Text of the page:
A ₹1,050 crore repayment on debt issued by Vedanta Ltd along with interest has turned four of six frozen Franklin Templeton debt schemes cash positive as of 17 August, a note from Franklin Templeton showed.
Two of the four schemes, Franklin Dynamic Accrual and Franklin Ultra Short Bond Fund, were already cash positive and the repayment has pushed two more, Franklin Credit Risk Fund and Franklin Low Duration Fund, into the positive territory.
The Franklin schemes had borrowed money to meet redemptions in April. Interest and principal repayments on the debt paper held by the schemes have allowed some to completely repay their borrowings and turn cash positive. Cash in Franklin Dynamic Accrual and Franklin Ultra Short Bond Fund is as much 12% and 29% of assets while cash in the other two schemes is 1% of assets each.
Steep borrowing levels, however, remain in the final two schemes with net borrowing at 23.17% for Franklin Short Term Income Plan and 37.22% for Franklin Income Opportunities Fund respectively. This means that the schemes will first have to pay off the borrowing and interest due before distributing any money to investors. In total, however, the six schemes have received ₹6,072 crore, which is 23% of their combined corpus of around ₹26,000 crore.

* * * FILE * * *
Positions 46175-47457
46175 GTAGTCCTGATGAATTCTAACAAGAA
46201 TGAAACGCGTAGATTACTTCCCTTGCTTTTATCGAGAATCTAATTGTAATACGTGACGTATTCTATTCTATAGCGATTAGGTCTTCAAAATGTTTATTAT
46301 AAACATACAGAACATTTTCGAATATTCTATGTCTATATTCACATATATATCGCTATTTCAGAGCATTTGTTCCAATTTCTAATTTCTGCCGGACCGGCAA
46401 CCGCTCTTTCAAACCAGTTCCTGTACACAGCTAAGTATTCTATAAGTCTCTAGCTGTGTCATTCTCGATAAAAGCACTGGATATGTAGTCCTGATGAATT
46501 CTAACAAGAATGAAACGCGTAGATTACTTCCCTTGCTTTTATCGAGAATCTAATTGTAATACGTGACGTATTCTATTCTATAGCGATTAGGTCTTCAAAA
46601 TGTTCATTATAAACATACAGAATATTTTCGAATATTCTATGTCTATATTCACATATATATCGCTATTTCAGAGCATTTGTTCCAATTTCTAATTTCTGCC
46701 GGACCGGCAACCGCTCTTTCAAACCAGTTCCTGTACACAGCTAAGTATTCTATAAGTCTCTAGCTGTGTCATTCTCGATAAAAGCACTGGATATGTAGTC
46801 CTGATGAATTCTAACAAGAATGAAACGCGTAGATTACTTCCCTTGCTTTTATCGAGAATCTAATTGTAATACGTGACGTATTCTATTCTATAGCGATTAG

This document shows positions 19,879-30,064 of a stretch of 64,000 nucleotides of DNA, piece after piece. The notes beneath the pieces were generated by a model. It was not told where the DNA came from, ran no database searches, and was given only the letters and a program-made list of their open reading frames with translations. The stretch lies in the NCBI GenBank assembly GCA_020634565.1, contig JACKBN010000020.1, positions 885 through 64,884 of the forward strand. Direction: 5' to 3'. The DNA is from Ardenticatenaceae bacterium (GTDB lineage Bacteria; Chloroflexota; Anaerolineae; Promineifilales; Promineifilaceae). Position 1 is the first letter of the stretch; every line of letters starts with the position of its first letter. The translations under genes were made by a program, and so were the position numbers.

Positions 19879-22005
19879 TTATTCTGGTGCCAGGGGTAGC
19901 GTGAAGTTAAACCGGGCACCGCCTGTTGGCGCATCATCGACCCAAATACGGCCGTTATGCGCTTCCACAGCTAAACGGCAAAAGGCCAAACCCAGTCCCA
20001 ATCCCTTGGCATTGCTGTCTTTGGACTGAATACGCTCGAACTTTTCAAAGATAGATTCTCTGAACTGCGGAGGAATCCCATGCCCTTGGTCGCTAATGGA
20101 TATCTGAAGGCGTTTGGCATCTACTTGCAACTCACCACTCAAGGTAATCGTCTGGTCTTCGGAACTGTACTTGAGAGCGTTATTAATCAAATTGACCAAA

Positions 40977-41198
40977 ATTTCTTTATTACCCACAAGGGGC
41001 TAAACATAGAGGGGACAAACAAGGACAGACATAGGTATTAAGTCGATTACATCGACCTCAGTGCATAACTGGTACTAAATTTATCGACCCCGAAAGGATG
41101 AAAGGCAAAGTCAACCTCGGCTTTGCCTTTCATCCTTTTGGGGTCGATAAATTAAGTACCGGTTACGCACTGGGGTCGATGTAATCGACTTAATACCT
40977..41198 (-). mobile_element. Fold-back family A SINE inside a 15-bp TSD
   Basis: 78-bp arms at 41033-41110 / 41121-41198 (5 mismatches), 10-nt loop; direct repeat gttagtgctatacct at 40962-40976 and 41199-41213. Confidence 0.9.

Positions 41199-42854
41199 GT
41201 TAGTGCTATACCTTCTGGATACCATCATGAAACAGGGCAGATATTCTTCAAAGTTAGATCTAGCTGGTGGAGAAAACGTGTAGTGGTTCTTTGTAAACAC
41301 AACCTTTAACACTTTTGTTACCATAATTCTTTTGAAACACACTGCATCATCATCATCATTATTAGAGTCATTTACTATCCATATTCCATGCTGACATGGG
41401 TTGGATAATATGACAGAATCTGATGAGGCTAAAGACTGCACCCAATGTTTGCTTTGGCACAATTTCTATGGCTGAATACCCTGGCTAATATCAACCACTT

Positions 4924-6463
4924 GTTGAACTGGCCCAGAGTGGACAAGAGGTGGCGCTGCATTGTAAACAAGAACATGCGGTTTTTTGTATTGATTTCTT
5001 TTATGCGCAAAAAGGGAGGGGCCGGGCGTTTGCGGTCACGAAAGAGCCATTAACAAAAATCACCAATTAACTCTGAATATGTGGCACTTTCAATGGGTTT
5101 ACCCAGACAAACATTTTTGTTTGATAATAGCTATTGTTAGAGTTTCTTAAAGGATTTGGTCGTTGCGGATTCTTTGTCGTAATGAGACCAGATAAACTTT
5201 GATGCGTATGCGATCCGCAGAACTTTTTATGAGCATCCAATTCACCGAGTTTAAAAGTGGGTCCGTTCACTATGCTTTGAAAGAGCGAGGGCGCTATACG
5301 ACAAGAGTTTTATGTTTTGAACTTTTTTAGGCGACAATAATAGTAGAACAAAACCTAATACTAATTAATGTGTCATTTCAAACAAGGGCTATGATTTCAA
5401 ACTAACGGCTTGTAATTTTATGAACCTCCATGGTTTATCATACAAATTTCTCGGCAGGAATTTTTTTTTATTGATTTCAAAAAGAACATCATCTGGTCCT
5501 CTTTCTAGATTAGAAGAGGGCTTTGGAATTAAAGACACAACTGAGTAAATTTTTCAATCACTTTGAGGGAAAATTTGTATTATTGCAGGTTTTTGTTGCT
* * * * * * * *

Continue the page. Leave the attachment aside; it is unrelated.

A day after receiving the Vedanta payment, Franklin Templeton Asset Management (India) Pvt Ltd restricted inflows into its fund-of-funds (FoFs), which have exposure to the debt schemes in question. This action was taken to stop speculators from benefiting from recovery in the schemes’ holdings at the expense of existing investors. The FoFs had marked down this exposure by a whopping 50% shortly after the schemes were frozen, meaning that recovery greater than 50% would cause a jump in the net asset values of the FoFs concerned.
However, these cash flows have not actually translated into payments for the investors in the six schemes. Distribution of proceeds will only be possible after successful e-voting, Sanjay Sapre, president, Franklin Templeton Asset Managers India Pvt Ltd, said in a 5 August letter. E-voting a procedure involved in the winding up of the schemes concerned has been stayed by Gujarat High Court. However, Paritosh R. Gupta, a lawyer for the Khambatta family which is a party to the case before Karnataka High Court, said that there is nothing in Securities and Exchange Board of India (Sebi) rules or the Gujarat High Court stay order stopping Franklin Templeton Mutual Fund from distributing the excess funds on a proportionate basis even while the case is being heard in Karnataka High Court. There is no justifiable reason for retaining such amounts, he said. If there was any concern, Franklin Templeton could have sought the court’s permission and it would have been supported by all petitioners, including his clients.
A Sebi proposal envisaging a listing of units in the six schemes to allow their investors sell units and get some money upfront has seen little progress towards implementation.